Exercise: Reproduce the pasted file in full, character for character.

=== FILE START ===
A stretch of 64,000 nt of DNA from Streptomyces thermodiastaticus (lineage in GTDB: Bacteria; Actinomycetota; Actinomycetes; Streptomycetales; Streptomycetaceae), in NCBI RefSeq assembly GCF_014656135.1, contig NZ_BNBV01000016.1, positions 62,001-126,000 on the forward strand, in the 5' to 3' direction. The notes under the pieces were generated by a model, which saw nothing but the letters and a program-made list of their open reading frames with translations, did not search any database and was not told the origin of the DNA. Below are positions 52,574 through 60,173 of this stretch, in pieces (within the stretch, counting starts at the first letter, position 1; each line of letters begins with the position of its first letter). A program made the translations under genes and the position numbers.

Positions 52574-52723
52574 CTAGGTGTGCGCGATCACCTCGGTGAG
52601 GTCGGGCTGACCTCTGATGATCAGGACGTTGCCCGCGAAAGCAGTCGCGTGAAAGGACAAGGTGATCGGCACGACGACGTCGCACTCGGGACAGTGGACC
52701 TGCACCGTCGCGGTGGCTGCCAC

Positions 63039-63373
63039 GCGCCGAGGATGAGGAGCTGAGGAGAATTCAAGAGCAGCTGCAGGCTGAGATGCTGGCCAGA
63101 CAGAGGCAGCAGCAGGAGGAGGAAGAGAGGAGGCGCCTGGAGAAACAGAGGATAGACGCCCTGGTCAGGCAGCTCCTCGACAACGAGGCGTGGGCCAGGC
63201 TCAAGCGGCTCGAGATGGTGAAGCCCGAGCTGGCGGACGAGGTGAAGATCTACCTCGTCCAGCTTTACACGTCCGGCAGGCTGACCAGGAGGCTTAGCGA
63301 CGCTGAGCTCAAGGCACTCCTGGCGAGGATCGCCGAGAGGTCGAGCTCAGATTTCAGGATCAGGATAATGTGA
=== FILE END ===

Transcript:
A stretch of 64,000 nt of DNA from Streptomyces thermodiastaticus (lineage in GTDB: Bacteria; Actinomycetota; Actinomycetes; Streptomycetales; Streptomycetaceae), in NCBI RefSeq assembly GCF_014656135.1, contig NZ_BNBV01000016.1, positions 62,001-126,000 on the forward strand, in the 5' to 3' direction. The notes under the pieces were generated by a model, which saw nothing but the letters and a program-made list of their open reading frames with translations, did not search any database and was not told the origin of the DNA. Below are positions 52,574 through 60,173 of this stretch, in pieces (within the stretch, counting starts at the first letter, position 1; each line of letters begins with the position of its first letter). A program made the translations under genes and the position numbers.

Positions 52574-52723
52574 CTAGGTGTGCGCGATCACCTCGGTGAG
52601 GTCGGGCTGACCTCTGATGATCAGGACGTTGCCCGCGAAAGCAGTCGCGTGAAAGGACAAGGTGATCGGCACGACGACGTCGCACTCGGGACAGTGGACC
52701 TGCACCGTCGCGGTGGCTGCCAC

Positions 63039-63373
63039 GCGCCGAGGATGAGGAGCTGAGGAGAATTCAAGAGCAGCTGCAGGCTGAGATGCTGGCCAGA
63101 CAGAGGCAGCAGCAGGAGGAGGAAGAGAGGAGGCGCCTGGAGAAACAGAGGATAGACGCCCTGGTCAGGCAGCTCCTCGACAACGAGGCGTGGGCCAGGC
63201 TCAAGCGGCTCGAGATGGTGAAGCCCGAGCTGGCGGACGAGGTGAAGATCTACCTCGTCCAGCTTTACACGTCCGGCAGGCTGACCAGGAGGCTTAGCGA
63301 CGCTGAGCTCAAGGCACTCCTGGCGAGGATCGCCGAGAGGTCGAGCTCAGATTTCAGGATCAGGATAATGTGA